Skip to main content

Ainsworth, Henry°

AINSWORTH, HENRY°

AINSWORTH, HENRY ° (1569–1622), English Bible scholar. Ainsworth was educated at Cambridge and already knew Hebrew when, as an adherent of the Brownist sect (later called Congregationalists), he went into exile in Amsterdam. He served there as a teacher (1596–1610) in the independent English Church, and subsequently as its minister. Through Jewish contacts in Amsterdam he improved his Hebrew knowledge, the considerable extent of which is reflected in his writings. These include Silk or Wool in the High Priest's Ephod… (London, 1605); an English version, with annotations, of Psalms (Amsterdam, 1612), which was adopted by the Puritans of New England until they produced their own in 1640; and Annotations to the Pentateuch, with Psalms and Song of Songs (1616–27). This work, which includes rabbinic material, was translated into Dutch in 1690 and into German in 1692; Song of Songs in English meter in 1623. Ainsworth's Annotations were used two and a half centuries later by the revisers of the English Bible. He was considered one of the finest English Hebraists of his time.

add. bibliography:

odnb online.

[Raphael Loewe]

Cite this article
Pick a style below, and copy the text for your bibliography.

  • MLA
  • Chicago
  • APA

"Ainsworth, Henry°." Encyclopaedia Judaica. . Encyclopedia.com. 14 Aug. 2018 <http://www.encyclopedia.com>.

"Ainsworth, Henry°." Encyclopaedia Judaica. . Encyclopedia.com. (August 14, 2018). http://www.encyclopedia.com/religion/encyclopedias-almanacs-transcripts-and-maps/ainsworth-henrydeg

"Ainsworth, Henry°." Encyclopaedia Judaica. . Retrieved August 14, 2018 from Encyclopedia.com: http://www.encyclopedia.com/religion/encyclopedias-almanacs-transcripts-and-maps/ainsworth-henrydeg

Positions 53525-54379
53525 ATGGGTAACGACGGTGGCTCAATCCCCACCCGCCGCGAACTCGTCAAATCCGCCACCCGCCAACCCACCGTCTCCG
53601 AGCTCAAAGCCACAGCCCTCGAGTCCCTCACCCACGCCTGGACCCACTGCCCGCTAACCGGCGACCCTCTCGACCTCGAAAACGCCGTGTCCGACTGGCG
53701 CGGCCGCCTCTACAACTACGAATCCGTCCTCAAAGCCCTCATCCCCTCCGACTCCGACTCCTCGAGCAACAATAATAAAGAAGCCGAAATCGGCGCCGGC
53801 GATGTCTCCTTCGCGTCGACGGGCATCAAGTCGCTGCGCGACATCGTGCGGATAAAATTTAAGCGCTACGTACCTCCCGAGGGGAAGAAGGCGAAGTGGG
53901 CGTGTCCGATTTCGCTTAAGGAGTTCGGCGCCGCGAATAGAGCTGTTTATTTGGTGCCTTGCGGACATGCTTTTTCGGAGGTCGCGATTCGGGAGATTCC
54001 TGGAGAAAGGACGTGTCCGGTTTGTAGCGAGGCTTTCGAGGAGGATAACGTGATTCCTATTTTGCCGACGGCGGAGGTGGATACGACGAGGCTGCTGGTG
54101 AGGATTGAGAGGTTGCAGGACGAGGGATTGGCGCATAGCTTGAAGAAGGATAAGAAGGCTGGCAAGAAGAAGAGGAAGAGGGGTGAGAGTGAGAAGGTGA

Learn more about citation styles

Citation styles

Encyclopedia.com gives you the ability to cite reference entries and articles according to common styles from the Modern Language Association (MLA), The Chicago Manual of Style, and the American Psychological Association (APA).

Within the “Cite this article” tool, pick a style to see how all available information looks when formatted according to that style. Then, copy and paste the text into your bibliography or works cited list.

Because each style has its own formatting nuances that evolve over time and not all information is available for every reference entry or article, Encyclopedia.com cannot guarantee each citation it generates. Therefore, it’s best to use Encyclopedia.com citations as a starting point before checking the style against your school or publication’s requirements and the most-recent information available at these sites:

Modern Language Association

http://www.mla.org/style

The Chicago Manual of Style

http://www.chicagomanualofstyle.org/tools_citationguide.html

American Psychological Association

http://apastyle.apa.org/

Notes:
  • Most online reference entries and articles do not have page numbers. Therefore, that information is unavailable for most Encyclopedia.com content. However, the date of retrieval is often important. Refer to each style’s convention regarding the best way to format page numbers and retrieval dates.
  • In addition to the MLA, Chicago, and APA styles, your school, university, publication, or institution may have its own requirements for citations. Therefore, be sure to refer to those guidelines when editing your bibliography or works cited list.